9 Tips for Building Mobile Apps with BASIC

BASIC is the first programming language… ever. It was created in 1964 at Dartmouth College, and it managed to change the world forever. Soon after being created, BASIC went on to be the easiest programming language on the market – which is important because nobody has the time to learn binary. Right?

Now, if you want to start building yourself a mobile app with BASIC, you’re going to need some guidance. Luckily I’ll be able to help you along the way with these excellent tips. Let’s get into it.

Learning = Engaging

Coding an app is not a simple project. It makes time and patience – a lot of patience. It also requires a mind that is both eager to learn, and excited to fail. Learning how to code is one thing, but learning BASIC? That’s going to be strange.

While you’re learning BASIC, it helps to try and play with your work when you can. Save your project, add some code, see what it does, and maybe even learn something! Yep, that’s the ultimate goal for the first step right there. See, learning happens a lot slower when you aren’t engaged with your work. Blindly following instructions will get you nowhere fast.

If you end up tweaking your project through experimentation, then you might find yourself a little more engaged. Well, that’s how I feel about it anyway. Give it a try!

Ask Questions

Even if you’re just sitting by yourself in your bedroom, learning code through Lynda Videos, it still helps to pose questions – even if there’s nobody around to answer them. With the power of Google behind you, there’s no limit to the answers to your questions.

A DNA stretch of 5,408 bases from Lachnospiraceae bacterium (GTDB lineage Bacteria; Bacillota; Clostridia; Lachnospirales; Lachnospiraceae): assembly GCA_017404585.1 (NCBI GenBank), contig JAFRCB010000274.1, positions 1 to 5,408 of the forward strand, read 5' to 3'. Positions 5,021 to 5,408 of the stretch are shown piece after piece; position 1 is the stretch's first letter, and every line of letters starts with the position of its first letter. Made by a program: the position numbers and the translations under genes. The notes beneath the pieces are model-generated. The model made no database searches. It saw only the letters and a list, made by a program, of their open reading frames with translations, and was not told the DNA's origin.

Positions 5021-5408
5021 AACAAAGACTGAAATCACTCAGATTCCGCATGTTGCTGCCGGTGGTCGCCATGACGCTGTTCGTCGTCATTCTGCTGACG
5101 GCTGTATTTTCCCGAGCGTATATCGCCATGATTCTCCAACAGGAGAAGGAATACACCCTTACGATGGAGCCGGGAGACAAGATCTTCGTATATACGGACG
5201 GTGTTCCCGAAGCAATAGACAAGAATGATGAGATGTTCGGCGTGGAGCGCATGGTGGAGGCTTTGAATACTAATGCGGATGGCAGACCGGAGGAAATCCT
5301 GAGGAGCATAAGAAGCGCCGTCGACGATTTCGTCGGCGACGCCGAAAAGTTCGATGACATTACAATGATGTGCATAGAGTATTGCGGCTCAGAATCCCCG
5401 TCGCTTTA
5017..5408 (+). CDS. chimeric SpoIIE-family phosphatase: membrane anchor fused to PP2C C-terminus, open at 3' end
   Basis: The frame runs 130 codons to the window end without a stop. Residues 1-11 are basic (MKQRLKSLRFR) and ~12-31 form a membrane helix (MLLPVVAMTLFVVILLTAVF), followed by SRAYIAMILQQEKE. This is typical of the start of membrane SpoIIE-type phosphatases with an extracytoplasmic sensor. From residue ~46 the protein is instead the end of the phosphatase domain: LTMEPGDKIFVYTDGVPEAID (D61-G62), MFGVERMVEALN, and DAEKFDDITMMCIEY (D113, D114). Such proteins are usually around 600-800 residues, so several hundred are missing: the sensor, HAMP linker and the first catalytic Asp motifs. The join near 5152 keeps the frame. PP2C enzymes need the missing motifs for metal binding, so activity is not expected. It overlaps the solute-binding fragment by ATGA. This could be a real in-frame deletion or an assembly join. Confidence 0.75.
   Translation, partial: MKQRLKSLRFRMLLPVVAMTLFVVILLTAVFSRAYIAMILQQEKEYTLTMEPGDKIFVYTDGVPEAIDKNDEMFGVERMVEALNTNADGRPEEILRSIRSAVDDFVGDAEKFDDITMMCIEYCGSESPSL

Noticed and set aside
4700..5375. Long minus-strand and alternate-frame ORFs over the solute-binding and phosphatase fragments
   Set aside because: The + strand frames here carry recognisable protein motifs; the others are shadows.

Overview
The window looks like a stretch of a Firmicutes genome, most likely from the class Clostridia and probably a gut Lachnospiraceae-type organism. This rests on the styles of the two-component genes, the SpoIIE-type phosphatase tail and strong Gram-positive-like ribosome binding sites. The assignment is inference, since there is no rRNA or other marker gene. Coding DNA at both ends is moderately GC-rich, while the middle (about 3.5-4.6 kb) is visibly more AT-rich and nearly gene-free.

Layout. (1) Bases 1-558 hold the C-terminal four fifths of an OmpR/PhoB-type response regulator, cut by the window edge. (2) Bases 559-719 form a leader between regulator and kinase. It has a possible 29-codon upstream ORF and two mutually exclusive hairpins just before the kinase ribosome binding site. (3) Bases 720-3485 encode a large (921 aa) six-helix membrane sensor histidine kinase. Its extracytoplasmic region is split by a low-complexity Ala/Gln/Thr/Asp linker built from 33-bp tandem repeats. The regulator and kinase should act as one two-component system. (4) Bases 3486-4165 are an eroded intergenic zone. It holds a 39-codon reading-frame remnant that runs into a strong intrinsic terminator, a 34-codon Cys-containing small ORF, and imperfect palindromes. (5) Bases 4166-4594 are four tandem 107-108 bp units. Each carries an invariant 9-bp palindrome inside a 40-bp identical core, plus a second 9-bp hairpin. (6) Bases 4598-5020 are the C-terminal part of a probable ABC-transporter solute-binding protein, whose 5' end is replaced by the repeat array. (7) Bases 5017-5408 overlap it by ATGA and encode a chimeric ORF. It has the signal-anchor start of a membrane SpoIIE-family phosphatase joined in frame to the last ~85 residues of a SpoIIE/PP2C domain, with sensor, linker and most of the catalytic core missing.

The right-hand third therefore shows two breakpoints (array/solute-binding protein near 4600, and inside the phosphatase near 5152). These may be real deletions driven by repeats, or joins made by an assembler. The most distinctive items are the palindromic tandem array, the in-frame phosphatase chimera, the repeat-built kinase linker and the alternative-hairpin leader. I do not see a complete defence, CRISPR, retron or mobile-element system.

I frequently find myself on Youtube or something similar when I’m having a tough time with my code. And I know that sometimes looking for coding advice on the internet can be like looking for a needle in a haystack, but that’s just how the process goes.

You have to be ready to ask questions because it’ll help you farther down the road when you start programming some real material. Another important thing to remember (and I’m sure you’ve heard this a thousand times before) is that there are no stupid questions. I’ve spent an insane amount of time trying to figure things out on my own before consulting a teacher or Google. It’s going to hold your work back and cause more problems down the line of your mobile app creation.

Take Five

Nothing is more frustrating than debugging your code. Once you get started, you’ll see exactly what I’m talking about. It’s every coder’s nightmare, but it’s part of the job.

When you inevitably become so frustrated that you start thinking about throwing your twelfth cup of coffee over your keyboard, it’s good to remember that you’re allowed to take breaks. I remember a few times when I was involuntarily grunting at my desk when one of my coworkers cracked a joke to bring me back in.

You’re going to experience moments like this and nothing is better than taking a walk, or listing to some of The Beatles – or whatever you need to keep you sane. You’re not going to get anything done if you’re foaming at the mouth the entire time.